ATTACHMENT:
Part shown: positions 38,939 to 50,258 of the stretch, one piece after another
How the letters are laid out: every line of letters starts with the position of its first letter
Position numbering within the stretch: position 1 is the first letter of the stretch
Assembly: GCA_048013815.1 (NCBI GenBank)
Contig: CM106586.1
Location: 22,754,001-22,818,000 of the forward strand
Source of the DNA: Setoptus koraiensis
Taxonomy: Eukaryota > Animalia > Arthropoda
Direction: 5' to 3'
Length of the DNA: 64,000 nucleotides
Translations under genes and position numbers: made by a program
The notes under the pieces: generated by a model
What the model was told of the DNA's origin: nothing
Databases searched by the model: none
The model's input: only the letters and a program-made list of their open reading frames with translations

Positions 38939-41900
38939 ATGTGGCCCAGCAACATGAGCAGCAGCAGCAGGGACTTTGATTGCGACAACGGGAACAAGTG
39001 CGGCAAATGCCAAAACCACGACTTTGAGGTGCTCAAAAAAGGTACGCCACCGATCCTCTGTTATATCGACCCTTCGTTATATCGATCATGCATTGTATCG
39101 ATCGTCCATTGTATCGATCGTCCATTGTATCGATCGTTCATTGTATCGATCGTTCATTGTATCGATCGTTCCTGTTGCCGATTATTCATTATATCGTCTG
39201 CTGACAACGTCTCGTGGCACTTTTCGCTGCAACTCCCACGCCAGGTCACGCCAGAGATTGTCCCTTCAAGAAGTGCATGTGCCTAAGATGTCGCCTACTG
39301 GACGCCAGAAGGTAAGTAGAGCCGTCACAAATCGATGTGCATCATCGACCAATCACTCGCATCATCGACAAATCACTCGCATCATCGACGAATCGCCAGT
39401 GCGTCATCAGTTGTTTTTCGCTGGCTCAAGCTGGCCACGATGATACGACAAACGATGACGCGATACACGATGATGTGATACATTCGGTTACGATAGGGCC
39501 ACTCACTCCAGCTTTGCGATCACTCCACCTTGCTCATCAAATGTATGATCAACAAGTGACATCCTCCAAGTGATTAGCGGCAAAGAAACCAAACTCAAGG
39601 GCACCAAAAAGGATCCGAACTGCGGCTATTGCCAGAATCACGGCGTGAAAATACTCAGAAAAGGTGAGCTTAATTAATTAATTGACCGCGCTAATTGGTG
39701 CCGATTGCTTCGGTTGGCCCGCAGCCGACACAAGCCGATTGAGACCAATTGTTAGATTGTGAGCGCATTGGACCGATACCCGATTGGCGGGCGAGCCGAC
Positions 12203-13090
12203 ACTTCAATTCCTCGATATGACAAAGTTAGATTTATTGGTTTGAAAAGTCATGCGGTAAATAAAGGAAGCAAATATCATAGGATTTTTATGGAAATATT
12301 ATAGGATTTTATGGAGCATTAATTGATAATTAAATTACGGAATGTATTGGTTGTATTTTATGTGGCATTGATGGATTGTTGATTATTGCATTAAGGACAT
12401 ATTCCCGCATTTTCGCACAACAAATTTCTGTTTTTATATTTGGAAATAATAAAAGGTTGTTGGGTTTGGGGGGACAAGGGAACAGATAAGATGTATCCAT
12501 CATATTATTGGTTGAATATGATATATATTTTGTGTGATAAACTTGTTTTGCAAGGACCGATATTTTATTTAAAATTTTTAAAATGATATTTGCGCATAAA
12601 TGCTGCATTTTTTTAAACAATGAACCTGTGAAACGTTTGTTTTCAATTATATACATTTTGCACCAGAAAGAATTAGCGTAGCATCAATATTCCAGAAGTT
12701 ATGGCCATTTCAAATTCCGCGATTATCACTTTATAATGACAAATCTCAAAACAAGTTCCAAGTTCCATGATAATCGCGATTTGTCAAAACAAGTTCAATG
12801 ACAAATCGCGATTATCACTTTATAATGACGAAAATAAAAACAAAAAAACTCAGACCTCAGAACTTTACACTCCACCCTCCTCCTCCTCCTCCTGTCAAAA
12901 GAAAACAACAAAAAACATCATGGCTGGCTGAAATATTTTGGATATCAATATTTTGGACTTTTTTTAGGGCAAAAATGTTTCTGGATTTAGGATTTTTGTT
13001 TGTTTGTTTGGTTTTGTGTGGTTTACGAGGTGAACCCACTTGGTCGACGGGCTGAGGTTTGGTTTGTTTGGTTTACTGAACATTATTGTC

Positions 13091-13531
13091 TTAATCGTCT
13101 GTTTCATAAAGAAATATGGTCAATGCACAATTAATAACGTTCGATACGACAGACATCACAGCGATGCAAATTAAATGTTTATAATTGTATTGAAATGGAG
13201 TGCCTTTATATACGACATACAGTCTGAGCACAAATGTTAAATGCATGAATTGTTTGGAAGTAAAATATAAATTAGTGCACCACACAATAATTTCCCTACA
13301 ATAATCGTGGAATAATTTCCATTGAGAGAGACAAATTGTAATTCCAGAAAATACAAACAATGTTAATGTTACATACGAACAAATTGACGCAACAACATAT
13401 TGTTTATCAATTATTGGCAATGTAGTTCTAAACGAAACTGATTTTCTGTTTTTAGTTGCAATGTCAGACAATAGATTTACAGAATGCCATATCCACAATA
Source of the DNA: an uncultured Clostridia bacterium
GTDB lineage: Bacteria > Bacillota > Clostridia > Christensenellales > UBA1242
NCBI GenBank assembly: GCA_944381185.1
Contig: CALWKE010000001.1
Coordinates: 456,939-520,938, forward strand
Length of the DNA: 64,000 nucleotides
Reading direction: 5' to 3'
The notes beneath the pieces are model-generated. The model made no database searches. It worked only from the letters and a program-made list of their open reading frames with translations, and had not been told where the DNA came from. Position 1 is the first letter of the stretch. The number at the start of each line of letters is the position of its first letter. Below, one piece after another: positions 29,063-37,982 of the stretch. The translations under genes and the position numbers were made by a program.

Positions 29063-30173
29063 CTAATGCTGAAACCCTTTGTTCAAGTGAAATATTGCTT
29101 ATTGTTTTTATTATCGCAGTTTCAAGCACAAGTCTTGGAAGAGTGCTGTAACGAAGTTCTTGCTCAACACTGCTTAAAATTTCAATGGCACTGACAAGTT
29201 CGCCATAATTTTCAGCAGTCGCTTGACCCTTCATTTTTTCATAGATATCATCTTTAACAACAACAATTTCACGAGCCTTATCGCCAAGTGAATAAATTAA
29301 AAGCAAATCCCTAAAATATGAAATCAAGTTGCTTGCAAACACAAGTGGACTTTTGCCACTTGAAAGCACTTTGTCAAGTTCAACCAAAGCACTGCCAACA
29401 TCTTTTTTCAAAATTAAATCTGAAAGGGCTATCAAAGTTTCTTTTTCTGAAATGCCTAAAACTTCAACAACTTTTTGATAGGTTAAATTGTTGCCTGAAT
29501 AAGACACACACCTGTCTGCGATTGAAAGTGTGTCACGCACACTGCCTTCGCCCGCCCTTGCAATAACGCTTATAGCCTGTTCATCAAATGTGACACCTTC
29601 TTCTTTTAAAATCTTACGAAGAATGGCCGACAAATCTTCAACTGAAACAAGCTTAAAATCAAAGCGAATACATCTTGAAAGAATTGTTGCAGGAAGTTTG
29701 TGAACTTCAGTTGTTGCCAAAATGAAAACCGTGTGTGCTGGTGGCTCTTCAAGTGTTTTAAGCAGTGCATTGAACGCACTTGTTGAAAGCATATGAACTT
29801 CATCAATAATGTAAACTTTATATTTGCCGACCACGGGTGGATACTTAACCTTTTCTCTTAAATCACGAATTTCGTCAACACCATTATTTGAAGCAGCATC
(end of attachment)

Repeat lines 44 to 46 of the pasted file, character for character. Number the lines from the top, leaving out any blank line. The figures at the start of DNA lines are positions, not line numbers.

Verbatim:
NCBI GenBank assembly: GCA_944381185.1
Contig: CALWKE010000001.1
Coordinates: 456,939-520,938, forward strand